Stewarding Kids and Relatives of Donors Who Give Estates
I have been tracking the journey of a donor, who is no longer with us, who gave a very sizable gift of more than $800 million to a nonprofit before he passed away.
How can I be tracking the journey of a donor who has passed away?
Because this donor not only gave the organization more than $800 million, he also left an estate of equal size to his kids, wife and grandchildren as well. And all of this wonderful giving has been managed by the nonprofit in a manner that is, well, amazing to behold. Let me explain.
The director of development of this nonprofit is one of the most relational ladies I have ever met. Her managers often criticized her for “not managing as she should” or “not holding her staff accountable,” but, at the end of the day, the managers have to admit that this good lady always delivers the goods: satisfied happy donors and revenue. I love it!
The organization was fortunate to have this director of development on the team when the $800 million donor appeared on the scene. Fortunate because she set about doing her relational magic in the following ways:
- She made the donor feel good about his relationship with the organization by matching his interests and passions to the needs of the nonprofit.
- She engaged the donor’s family, immediate and extended, in the cause. This was no easy task, and I marvel even today on how she, with integrity and caring, finessed the whole thing.
- She worked with her principal gifts officer to make sure the legal stuff was in order for a portion of this donor’s estate.
- She worked with the family to make sure that it was on board with everything that was happening. Imagine the resentment that could play if just this area is not handled properly.
- She worked with the legal department of her organization to get them to agree to her relational strategies and approaches that would not only benefit the nonprofit but would also honor the surviving members of the donor’s family. This was not an easy thing to do.
- And then, when the donor passed and the money transferred, she stayed in touch with and engaged the surviving family.
This last point, engaging the surviving family, is the one point that just amazes me. Not too many weeks go by these days, and I will hear from this director of development about her being at this social event or flying off to some other event or encounter, many of them having nothing to do with the nonprofit, but having everything to do with building the relationship.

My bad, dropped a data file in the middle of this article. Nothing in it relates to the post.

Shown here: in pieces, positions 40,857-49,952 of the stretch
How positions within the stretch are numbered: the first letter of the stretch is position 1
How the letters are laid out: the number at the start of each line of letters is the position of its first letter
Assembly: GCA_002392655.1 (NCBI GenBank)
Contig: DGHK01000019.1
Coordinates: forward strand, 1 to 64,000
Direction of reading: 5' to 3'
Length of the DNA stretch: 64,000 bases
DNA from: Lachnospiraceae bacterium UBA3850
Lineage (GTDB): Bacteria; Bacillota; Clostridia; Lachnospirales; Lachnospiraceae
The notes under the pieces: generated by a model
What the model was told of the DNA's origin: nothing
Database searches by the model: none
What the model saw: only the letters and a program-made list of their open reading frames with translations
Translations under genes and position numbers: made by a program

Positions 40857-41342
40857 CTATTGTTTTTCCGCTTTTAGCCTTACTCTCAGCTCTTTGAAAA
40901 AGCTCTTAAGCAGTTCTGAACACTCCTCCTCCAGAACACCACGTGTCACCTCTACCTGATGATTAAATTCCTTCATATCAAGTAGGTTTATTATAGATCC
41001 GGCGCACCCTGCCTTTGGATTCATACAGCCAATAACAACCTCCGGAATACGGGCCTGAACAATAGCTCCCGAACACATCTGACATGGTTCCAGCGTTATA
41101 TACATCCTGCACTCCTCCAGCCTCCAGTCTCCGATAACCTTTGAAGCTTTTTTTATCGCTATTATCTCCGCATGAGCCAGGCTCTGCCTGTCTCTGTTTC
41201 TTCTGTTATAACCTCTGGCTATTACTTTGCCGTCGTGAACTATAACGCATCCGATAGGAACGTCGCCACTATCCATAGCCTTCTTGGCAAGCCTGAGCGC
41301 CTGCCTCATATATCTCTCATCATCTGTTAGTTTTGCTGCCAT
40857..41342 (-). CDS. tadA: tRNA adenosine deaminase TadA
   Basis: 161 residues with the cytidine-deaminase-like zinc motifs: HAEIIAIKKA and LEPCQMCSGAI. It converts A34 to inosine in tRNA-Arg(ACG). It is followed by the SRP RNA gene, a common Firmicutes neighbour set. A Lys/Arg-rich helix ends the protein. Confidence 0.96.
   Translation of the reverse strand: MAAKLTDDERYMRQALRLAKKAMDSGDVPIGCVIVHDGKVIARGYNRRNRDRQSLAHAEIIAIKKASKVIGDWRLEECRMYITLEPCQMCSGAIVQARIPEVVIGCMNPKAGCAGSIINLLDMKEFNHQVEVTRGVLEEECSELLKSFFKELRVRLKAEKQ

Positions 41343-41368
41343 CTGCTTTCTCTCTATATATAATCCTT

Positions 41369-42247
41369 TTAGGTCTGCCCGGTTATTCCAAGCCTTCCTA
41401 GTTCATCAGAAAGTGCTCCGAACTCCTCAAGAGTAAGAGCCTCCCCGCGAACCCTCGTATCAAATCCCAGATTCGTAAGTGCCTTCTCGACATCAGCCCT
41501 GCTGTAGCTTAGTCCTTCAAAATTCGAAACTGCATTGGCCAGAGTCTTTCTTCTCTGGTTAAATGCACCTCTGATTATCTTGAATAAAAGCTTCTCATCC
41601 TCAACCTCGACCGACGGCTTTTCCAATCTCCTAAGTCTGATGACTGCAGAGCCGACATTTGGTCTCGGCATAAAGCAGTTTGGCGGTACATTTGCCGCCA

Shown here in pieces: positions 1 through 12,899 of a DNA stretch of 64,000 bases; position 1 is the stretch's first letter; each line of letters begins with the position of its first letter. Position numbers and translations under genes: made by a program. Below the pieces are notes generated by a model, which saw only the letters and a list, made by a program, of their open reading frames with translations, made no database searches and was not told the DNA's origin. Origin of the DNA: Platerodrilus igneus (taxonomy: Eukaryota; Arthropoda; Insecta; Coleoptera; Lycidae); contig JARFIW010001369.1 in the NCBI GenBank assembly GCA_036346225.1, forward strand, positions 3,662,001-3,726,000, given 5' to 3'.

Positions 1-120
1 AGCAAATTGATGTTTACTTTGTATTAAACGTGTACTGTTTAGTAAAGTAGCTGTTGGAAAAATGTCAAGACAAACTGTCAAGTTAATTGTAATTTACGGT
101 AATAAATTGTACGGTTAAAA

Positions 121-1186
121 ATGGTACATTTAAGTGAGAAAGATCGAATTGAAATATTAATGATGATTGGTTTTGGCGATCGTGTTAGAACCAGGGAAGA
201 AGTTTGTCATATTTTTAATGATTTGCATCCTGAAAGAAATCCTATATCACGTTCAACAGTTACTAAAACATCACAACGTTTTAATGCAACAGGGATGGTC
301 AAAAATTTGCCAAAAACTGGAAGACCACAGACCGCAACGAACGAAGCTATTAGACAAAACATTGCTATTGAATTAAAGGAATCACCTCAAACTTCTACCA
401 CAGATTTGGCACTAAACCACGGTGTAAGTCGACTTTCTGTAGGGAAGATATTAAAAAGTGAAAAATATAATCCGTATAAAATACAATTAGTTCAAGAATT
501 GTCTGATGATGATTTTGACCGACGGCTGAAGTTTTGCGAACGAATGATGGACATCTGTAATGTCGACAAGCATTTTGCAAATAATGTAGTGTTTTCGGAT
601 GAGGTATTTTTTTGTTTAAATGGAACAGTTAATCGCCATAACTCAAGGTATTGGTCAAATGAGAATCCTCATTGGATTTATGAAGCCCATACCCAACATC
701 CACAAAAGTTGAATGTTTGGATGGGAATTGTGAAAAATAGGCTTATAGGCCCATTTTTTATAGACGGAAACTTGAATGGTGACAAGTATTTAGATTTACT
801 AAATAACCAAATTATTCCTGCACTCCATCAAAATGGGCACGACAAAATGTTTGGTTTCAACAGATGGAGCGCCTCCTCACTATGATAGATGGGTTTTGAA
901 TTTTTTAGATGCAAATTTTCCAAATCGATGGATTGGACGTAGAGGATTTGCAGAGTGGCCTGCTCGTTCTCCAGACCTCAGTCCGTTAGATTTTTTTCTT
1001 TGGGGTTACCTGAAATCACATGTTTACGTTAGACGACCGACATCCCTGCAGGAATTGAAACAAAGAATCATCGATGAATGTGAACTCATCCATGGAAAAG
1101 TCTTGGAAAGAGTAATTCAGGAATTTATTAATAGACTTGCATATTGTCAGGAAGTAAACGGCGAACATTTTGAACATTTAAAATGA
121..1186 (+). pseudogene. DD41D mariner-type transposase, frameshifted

And what I know, as sure as anything I can know, is that this family will do a significant part in giving the organization sizable gifts of their own. It will happen. And it will be good for everyone involved.
Now, as I have thought about this topic of stewarding the kids and relatives of the donor who gives a sizable gift to a non-profit, I wonder why this doesn’t happen more often. And I can come up with three reasons it doesn’t:
- The major gift person or director of development does not have a long-term vision to make something like this happen.
- The management system surrounding a major gifts officer or director of development who would want to do something like this would not support them.
- The legal and/or financial bureaucrats will get in the way, putting all their worries and anxieties, which are often out of control and not managed, onto the attempt of the major gifts officer or director of development to do this good work, and smother it out of existence. This is really sad. And management should not allow it.
So, here is the takeaway from this very interesting and exciting situation. If you have a situation like this, start thinking long term and take the steps the director of development took in her situation. You won’t regret it. And if those finance or legal people want to get in the way with all their rules and restrictions, go to the manager above them with your manager and “plead the case” by telling them the story I have just shared with you.
Then get on the journey my director of development friend took. It will be one of the best rides you have ever taken.
If you’re hanging with Richard it won’t be long before you’ll be laughing.
He always finds something funny in everything. But when the conversation is about people, their money and giving, you’ll find a deeply caring counselor who helps donors fulfill their passions and interests. Richard believes that successful major-gift fundraising is not fundamentally about securing revenue for good causes. Instead it is about helping donors express who they are through their giving. The Connections blog will provide practical information on how to do this successfully. Richard has more than 30 years of nonprofit leadership and fundraising experience, and is founding partner of the Veritus Group.